At the Fraunhofer Institute for Integrated Systems and Device Technology IISB in Erlangen as well as its project partners, the operations around the largest European joint research project on efficiency increase in semiconductor industry - IMPROVE - have been started.
Using a carbon nanotube instead of traditional silicon, Cornell researchers have created the basic elements of a solar cell that hopefully will lead to much more efficient ways of converting light to electricity than now used in calculators and on rooftops.
The groundbreaking work titled, 'Mimicking celestial mechanics in metamaterials,' links the newly emerging field of artificial optic materials with celestial mechanics in order to investigate celestial phenomenon in a controlled laboratory environment.
Researchers in the lab of MIT materials science professor Carl V. Thompson grew dense forests of crystalline carbon nanotubes on a metal surface at temperatures close to those characteristic of computer chip manufacturing.
Asylum Research, a technology leader in scanning probe/atomic force microscopy (AFM/SPM) announces its AFM in Biology Class to be held October 21-23, 2009 in Santa Barbara, California. The class is open to all Atomic Force Microscopy users that want to increase their knowledge of AFM in biology and life sciences.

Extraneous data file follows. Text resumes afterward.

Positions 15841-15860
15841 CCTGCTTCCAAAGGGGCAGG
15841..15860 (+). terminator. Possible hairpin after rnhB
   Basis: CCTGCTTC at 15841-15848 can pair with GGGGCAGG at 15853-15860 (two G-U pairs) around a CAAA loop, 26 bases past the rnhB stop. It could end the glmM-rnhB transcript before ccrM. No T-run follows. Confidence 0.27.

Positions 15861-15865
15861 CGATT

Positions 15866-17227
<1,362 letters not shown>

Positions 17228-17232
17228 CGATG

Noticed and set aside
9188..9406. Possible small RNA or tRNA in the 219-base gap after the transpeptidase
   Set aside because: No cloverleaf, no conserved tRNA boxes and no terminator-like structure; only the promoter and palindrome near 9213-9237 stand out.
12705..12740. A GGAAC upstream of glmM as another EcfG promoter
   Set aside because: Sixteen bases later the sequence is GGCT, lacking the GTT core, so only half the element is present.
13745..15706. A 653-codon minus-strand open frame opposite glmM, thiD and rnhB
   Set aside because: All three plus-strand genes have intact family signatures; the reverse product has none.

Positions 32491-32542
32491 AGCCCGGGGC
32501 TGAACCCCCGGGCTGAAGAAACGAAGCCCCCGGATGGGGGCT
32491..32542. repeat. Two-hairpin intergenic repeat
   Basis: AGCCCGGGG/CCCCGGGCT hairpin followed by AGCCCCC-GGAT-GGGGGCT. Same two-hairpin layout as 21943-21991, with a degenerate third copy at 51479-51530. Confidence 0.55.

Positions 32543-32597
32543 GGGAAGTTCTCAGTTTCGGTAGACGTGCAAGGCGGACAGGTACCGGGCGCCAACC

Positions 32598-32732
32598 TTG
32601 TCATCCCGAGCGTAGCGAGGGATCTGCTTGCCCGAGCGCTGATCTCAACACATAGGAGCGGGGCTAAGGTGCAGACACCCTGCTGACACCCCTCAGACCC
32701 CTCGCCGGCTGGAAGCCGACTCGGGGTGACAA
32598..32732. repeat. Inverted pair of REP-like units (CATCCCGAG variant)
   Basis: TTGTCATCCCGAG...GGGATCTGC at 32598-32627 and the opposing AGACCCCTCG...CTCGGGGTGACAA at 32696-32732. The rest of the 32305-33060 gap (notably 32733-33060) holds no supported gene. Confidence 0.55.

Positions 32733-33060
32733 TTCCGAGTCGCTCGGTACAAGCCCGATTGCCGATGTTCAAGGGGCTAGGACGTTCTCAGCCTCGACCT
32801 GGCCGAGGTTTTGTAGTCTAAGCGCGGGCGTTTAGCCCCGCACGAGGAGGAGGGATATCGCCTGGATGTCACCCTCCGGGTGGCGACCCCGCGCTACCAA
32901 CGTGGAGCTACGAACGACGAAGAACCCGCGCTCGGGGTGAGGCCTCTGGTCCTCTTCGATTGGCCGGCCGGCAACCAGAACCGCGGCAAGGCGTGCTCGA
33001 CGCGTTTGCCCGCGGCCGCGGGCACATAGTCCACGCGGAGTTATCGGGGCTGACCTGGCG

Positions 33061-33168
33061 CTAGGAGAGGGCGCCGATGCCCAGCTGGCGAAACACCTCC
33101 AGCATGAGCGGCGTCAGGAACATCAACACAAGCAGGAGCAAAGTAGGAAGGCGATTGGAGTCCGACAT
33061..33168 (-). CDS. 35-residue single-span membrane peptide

Unwanted blooms of Cladophora algae throughout the Baltic and in other parts of the world are not entirely without a positive side. A group of researchers at the Angstrom Laboratory at Uppsala University have discovered that the distinctive cellulose nanostructure of these algae can serve as an effective coating substrate for use in environmentally friendly batteries.
RNAs, serving as a mere intermediary between DNA and proteins, were long regarded as a poor relation by researchers, attracting little interest. However, following the discovery of small RNAs known as microRNAs, they have increasingly been moving into the limelight.
Our society is insatiable as far as the transfer of data is concerned. Consequently, increasingly faster and cheaper transistors are being developed. In row in recent months, researchers from ETH Zurich have now broken the world record for the switching speed of nitride-based transistors that use silicon as a substrate several times.
Xavier University of Louisiana and New York University have received a $3 million grant from the National Science Foundation to bolster diversity among materials scientists through collaborative research and curriculum development.